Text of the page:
The opportunity afforded me—to study in a foreign land—reinforced for me the importance of thinking about the politics of our work. Colonial history has a profound influence on the relationships between religion, science, and technology in India. Of course, ethnographers now attempt a self-critical stance, one that (however imperfectly) acknowledges power and privilege, and seeks to mitigate the power imbalances between themselves and those they study. My previous books clearly identify ways in which westerners…I am aware that I keep using complex and politically naive words whose meaning deserves unpacking: westerners, Hinduism, religion, etc., but I’m going to keep doing it and hope I end up somewhere useful…in any case, ways in which westerners combine technology with religious interests. So, I certainly reject any absurd orientalist claims that by finding religion and science moving together I’ve identified something unique about Indians. I’ve identified local versions of global trends.
Among the many fascinating intersections between religion, science, and technology, I am particularly interested in strategies of enchantment and desire to see these identified in their cultural incarnations. That is, I investigate how technology, in particular, is used to produce religious or quasi-religious outcomes and I’ve committed to an empirical approach that relies (primarily) on interviews and observations (and sometimes surveys). With this latest book, I hope I’ve described some fascinating ways in which religion, science, and technology intersect and I simultaneously hope that my method—hinging, as it does, upon awareness of postcolonial realities and empirical data of what people really do and what they really say—offers some ground for other investigations around the world (in places labeled “west” and “non-west,” “developed” and “developing,” “global north” and “global south”). Indeed, I hope we can make new and greater efforts to produce parity in scholarship. As interested as I am in what Indian scientists and engineers say and do, I’m equally interested in what an Indian ethnographer would think about what U.S. scientists and engineers say and do. The global imbalance in power and profit make intellectual parity look impossibly distant; but I hope that this latest book of mine not only illuminates previously uninterrogated ground in India but also provokes readers to consider what we would learn if people come to our own countries—whichever those may be—and help us understand what we, ourselves, have been doing all along.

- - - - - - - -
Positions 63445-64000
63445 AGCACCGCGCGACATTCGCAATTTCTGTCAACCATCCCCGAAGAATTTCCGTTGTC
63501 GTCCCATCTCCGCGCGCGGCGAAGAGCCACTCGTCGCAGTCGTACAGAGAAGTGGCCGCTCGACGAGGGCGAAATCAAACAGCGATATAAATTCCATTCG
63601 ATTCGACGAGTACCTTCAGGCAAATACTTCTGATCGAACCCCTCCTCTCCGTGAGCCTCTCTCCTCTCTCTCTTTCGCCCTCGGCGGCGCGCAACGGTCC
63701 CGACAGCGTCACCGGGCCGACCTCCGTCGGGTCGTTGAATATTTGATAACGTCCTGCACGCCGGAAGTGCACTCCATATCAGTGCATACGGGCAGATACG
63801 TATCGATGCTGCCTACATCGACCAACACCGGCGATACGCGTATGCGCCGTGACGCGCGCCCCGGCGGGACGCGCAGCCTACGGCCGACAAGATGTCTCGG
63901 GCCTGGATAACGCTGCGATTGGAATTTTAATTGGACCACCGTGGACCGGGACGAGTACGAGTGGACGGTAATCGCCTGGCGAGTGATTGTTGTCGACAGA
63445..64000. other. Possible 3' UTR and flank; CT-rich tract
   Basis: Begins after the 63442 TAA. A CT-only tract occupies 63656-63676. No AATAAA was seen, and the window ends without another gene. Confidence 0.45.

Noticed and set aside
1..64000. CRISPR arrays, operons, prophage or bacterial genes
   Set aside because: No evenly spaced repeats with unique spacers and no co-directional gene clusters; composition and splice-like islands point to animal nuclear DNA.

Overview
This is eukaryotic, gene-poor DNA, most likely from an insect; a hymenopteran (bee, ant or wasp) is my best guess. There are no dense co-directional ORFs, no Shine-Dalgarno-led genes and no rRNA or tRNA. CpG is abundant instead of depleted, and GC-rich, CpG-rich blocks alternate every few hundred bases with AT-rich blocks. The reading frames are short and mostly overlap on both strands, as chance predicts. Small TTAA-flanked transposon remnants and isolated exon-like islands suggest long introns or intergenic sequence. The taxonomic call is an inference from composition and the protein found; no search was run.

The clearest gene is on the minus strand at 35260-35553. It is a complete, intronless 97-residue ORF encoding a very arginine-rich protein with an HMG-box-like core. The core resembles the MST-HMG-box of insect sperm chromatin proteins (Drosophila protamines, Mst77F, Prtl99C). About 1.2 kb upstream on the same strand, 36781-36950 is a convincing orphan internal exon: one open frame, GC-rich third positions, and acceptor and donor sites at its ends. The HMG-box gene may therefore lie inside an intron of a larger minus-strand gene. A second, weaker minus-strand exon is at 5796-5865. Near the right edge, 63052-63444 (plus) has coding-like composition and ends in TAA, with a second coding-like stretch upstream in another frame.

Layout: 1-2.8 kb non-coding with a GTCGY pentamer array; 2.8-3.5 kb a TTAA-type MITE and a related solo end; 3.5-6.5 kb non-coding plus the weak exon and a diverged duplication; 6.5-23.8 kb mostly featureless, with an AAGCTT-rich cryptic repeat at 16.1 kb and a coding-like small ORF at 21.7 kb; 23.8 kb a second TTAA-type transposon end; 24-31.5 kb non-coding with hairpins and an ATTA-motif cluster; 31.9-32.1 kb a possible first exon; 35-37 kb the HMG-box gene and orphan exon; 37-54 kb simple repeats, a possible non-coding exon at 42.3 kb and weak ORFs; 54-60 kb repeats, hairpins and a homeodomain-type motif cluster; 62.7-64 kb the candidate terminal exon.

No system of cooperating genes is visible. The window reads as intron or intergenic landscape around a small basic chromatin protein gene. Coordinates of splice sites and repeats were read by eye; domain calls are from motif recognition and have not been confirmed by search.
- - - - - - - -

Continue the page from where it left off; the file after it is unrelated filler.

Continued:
–Robert M Geraci, Professor of Religious Studies, Manhattan College